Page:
A second innovation of Plessner is his distinction, with the help of the notion of positionality (Positionalität), of three different types of boundary realization. While plants are their boundary realization, animals have, to a certain extent, control over their boundary realization. Animals are aware of, and can act upon their environment. On the ontic level, this ability can be described in terms of feedback mechanisms that are embodied in their (central) nervous system. Therefore, Plessner calls the positionality of animals centric: they (inter)act with their environment from their center. Human beings express this centric self-control too, but at the same time they keep a certain distance to their center. For that reason Plessner calls the human type of positionality eccentric. Because of this eccentricity, human beings, unlike animals, are not locked up in their environment (Umwelt), but are characterized by a certain openness to the world (Welt), which manifests itself in the great variety of cultural and technological expressions in the course of human history. Human beings are artificial by nature, because they are characterized by an ontic necessity to sublimate and symbolically transform their drives. In other words, the historicity of man, emphasized by Dilthey, has a biological ground: »Durch seine Expressivität ist er also ein Wesen, das selbst bei kontinuierlich sich erhaltender Intention nach immer anderer Verwirklichungen drängt und so eine Geschichte hinter sich zurücklaßt. Nur in der Expressivität liegt der innere Grund für den historischen Charakter seiner Existenz.«
Both from the outside and from the inside, the psychophysical unity of man expresses itself in a threefold way: »Das Lebendige ist Körper, im Körper (als Innenleben oder Seele) und außer dem Körper als Blickpunkt, von dem aus es beides ist«. »Er lebt und erlebt nicht nur, sondern er erlebt sein Erleben«. As a result, the human world is threefold as well: man finds himself situated in an outer world (Aussenwelt), an inner world (Innenwelt), and a social-cultural world (Mitwelt). Although Plessner does not explicitly talk about first-, third- and second-person perspectives, the three dimensions that constitute the human world are connected with these three perspectives. While the inner world is connected to the first-person perspective, and the outer world to the third-person perspective, the social world predominantly is entwined with our second-person perspective interactions with our fellow men.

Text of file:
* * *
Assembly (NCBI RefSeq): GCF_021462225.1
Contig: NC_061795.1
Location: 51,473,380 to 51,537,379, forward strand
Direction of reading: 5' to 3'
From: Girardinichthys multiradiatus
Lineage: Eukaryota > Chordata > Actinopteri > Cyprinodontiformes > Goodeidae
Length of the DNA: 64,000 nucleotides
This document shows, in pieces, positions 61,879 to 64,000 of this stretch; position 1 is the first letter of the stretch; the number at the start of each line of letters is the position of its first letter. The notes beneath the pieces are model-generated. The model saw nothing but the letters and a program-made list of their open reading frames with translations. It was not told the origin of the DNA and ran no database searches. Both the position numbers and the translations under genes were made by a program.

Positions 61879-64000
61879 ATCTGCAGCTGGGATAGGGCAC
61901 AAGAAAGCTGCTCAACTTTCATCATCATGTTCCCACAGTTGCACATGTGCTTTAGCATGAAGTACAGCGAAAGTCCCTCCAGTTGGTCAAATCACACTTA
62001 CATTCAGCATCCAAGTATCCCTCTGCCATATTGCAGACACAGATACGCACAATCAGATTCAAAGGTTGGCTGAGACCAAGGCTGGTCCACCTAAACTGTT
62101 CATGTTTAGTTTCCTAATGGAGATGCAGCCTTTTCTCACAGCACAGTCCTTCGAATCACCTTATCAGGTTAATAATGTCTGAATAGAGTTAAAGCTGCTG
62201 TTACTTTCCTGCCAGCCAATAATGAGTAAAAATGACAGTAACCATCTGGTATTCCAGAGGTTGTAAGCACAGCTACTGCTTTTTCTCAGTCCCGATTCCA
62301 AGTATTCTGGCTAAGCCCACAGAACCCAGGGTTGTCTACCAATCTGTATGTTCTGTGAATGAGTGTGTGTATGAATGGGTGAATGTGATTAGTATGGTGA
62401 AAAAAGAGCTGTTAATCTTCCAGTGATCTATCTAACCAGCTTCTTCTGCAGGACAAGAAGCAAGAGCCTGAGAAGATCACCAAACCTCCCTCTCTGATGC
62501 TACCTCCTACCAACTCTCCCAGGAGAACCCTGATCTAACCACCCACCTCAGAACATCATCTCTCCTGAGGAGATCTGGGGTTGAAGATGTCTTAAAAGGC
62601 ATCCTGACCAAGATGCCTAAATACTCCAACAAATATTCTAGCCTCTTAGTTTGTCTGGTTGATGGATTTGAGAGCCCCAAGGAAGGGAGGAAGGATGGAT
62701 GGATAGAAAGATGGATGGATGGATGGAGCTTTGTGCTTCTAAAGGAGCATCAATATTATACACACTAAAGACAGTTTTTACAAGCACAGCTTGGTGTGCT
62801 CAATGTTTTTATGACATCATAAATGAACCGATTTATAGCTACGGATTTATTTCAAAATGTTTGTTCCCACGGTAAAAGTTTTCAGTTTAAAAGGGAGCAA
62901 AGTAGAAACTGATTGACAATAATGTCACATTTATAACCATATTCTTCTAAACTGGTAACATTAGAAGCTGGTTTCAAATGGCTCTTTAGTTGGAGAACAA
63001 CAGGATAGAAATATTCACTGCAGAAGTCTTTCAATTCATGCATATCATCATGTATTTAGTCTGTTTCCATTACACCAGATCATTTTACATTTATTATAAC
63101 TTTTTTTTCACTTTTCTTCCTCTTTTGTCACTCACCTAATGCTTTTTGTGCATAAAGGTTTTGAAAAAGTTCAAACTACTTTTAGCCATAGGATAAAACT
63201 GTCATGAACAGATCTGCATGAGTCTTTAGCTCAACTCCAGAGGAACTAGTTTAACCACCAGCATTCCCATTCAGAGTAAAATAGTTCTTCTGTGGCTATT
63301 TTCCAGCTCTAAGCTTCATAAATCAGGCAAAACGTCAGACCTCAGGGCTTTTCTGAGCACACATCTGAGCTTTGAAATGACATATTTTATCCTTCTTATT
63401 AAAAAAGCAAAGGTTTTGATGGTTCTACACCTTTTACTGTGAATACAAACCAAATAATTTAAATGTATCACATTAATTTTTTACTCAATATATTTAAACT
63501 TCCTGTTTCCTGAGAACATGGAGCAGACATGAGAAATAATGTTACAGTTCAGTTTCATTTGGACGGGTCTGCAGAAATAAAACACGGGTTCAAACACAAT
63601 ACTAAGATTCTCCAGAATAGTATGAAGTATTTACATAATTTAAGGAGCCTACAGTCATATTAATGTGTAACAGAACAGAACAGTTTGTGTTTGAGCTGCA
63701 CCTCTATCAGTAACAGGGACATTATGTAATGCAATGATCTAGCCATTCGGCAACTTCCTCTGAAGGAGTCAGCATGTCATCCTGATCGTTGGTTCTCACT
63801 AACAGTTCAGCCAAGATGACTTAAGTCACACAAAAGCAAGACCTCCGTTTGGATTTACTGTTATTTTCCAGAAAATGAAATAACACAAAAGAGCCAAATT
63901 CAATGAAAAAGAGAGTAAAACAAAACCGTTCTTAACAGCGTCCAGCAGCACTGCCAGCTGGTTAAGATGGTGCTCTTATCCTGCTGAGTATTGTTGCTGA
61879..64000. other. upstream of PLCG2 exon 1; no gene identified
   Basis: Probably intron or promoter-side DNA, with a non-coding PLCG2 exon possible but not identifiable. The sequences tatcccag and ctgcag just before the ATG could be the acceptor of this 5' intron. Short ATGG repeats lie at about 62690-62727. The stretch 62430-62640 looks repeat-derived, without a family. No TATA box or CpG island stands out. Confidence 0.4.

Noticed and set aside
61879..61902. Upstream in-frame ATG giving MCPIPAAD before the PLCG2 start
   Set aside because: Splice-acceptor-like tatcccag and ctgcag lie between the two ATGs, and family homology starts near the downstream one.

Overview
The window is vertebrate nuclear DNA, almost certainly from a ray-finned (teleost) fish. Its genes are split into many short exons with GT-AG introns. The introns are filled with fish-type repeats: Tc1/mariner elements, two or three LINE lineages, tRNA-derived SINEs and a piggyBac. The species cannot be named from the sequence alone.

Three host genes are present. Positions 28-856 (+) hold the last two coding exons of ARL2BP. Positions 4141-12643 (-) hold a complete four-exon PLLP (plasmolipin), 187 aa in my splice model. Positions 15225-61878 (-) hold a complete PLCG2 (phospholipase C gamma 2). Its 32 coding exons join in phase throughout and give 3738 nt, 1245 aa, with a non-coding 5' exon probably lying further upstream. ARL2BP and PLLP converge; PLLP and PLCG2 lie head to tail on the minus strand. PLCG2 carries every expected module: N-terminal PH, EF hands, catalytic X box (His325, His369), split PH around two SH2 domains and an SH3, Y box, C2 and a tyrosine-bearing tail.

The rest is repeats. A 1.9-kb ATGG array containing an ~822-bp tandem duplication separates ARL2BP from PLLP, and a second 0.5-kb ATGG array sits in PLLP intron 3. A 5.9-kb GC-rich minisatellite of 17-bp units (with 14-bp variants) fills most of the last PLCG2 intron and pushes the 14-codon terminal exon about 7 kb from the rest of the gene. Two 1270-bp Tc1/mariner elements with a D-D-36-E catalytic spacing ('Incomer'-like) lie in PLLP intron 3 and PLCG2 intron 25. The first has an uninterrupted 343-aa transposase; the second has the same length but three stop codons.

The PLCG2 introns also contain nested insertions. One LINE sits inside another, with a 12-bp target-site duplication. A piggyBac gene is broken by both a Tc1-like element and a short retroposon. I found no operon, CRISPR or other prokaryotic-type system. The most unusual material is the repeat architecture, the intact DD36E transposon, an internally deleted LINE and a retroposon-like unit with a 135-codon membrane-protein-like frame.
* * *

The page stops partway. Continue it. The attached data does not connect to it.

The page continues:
However, we should not forget that human beings are not only eccentric, but at the same time remain centric: »Der Mensch ist weltoffen. Zweifellos, daran ist nicht zu zweifeln. Aber die Offenheit ist auf eine eigentümliche Weise verschränkt in die Umweltgebundenheit bei ihm«. Moreover, as far as we also remain our body beyond self-control, we even still have a ‘vegetable’ dimension. It is because of this threefold-existence, that we are not only able to understand our fellow men, but – as I have tried to illustrate with the story about my playful dog - up to a certain extent animal life as well, and perhaps even – in a more limited sense - vegetable life. It is also due to the fact that we share certain characteristics of life with other types of living beings that it is possible to describe and analyze the vital categories of these types.
In this context, Thomas Ebke speaks about Plessner’s ‘Vital Turn’: »Whereas Kant thought that the condition of possibility that allows us to experience objects is grounded in the synthetic operations of our intellect, Plessner encourages us to trace back this condition to a vital performance that is carried out both by ourselves and by the objects we experience. If we as human beings are able to conceive of living things as living things, then this is not due to a unique cognitive performance, but to a performance we share with the very objects we are confronted with. And this performance is the performance of life in its own right―the realization of the boundary. Thus, the turn or twist conducted by Plessner is a vital turn because we have already performed the movement of life ourselves when we describe things as living things.«